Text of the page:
The Pew research organization has found that English proficiency among Latinos in the United States has risen over the past 14 years. The increase is due almost entirely due to the growing share of younger Latinos born in the country, according to Pew Research Center analysis of Census Bureau data. However, despite the rise of English proficiency among Latinos, most Latinos say the Spanish language does not define their identity: 71% say speaking Spanish is not necessary to be considered Latino.
When asked about their language use and English proficiency in 2014, some 88% of Latinos (ages 5 to 17) said they either speak only English at home, or speak English “very well.” This is an increase from 73% who said the same in 2000. And among Latinos ages 18 to 33, the share who speak only English at home or say they speak English “very well” increased from 59% to 76% during this time.
More Latinos in the U.S. today were born in the country than arrived as immigrants. Another factor in the demographic rise in English proficiency is that the number of newly arrived immigrants from Latin America has been in decline for a decade. For example, according to Pew, 65% of Latinos in 2014 were U.S. born, compared with 60% in 2000. One consequence of this trend is that a greater share of young Hispanics ages 5 to 17 are growing up in households where only English is spoken – 37% in 2014 compared with 30% in 2000.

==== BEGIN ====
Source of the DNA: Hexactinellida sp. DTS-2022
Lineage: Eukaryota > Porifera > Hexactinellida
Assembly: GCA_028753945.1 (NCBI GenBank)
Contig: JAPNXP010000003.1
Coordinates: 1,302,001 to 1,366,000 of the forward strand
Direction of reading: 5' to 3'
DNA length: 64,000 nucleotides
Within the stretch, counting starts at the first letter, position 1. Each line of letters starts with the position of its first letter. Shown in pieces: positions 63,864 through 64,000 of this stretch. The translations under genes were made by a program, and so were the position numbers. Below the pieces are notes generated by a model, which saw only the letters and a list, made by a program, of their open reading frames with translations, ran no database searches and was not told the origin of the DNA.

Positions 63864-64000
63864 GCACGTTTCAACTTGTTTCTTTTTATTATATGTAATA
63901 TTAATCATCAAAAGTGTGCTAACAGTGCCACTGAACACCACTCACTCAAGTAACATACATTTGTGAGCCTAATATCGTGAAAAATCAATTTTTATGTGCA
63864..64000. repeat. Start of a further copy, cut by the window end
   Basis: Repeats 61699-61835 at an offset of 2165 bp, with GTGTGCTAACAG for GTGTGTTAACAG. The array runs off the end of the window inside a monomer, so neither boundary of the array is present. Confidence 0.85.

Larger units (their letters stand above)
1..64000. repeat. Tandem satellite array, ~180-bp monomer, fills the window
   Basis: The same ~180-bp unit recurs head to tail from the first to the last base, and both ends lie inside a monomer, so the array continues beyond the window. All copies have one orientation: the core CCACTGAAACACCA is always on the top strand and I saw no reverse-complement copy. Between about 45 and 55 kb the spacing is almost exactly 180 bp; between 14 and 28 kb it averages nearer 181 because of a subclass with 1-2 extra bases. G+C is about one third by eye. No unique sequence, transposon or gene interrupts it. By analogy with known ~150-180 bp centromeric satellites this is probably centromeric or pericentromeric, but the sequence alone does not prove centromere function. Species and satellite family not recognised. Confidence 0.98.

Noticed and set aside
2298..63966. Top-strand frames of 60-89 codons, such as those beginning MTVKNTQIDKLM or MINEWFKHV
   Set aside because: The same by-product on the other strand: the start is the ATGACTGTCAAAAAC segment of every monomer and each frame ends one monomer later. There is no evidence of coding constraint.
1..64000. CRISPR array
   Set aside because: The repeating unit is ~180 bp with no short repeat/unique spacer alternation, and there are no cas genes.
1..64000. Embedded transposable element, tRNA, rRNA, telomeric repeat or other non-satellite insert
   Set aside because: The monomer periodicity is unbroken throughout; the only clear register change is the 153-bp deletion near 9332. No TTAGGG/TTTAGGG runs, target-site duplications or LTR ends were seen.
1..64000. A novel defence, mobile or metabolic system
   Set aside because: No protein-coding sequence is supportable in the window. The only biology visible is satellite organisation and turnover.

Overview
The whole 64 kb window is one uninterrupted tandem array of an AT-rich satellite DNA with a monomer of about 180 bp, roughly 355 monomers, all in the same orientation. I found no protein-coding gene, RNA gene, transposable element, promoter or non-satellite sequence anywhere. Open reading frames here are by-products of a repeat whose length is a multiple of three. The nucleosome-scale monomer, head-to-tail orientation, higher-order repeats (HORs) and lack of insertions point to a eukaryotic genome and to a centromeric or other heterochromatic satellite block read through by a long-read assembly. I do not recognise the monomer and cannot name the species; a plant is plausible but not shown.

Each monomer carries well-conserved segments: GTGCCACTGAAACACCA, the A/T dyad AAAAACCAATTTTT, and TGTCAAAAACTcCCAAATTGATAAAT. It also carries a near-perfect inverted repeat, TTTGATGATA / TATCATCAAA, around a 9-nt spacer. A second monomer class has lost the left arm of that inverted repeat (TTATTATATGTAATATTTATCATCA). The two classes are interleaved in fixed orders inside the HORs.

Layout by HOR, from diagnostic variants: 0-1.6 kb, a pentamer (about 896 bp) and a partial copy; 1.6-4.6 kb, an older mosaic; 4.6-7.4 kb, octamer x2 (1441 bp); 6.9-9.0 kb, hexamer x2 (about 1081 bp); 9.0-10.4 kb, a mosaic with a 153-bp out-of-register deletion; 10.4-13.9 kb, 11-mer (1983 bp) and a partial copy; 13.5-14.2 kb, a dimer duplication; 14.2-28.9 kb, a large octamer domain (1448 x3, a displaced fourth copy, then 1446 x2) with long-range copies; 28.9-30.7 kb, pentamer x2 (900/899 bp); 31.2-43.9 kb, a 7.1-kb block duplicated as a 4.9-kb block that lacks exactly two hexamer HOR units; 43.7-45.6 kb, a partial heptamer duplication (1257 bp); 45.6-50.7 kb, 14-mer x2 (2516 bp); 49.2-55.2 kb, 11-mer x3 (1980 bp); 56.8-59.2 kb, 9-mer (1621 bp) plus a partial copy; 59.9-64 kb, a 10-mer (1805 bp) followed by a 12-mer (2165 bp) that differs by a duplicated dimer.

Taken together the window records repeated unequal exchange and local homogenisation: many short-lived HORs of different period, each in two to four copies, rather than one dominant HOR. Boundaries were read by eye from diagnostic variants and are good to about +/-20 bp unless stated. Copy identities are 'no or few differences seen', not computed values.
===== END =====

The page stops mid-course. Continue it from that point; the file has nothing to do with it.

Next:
Many Latinos do continue to speak Spanish. Pew’s analysis indicates that 36.7 million Latinos speak Spanish at home, making Spanish the most spoken non-English language in the United States. In other words, about three-fourths (73%) of Latinos say they speak Spanish at home.
Aviation Machinist's Mate Elmer Rayos, right, receives his certificate of United States citizenship on board the Nimitiz-class
USS George Washington (CVN 73) from his Commanding Officer, Capt. Garry R. White.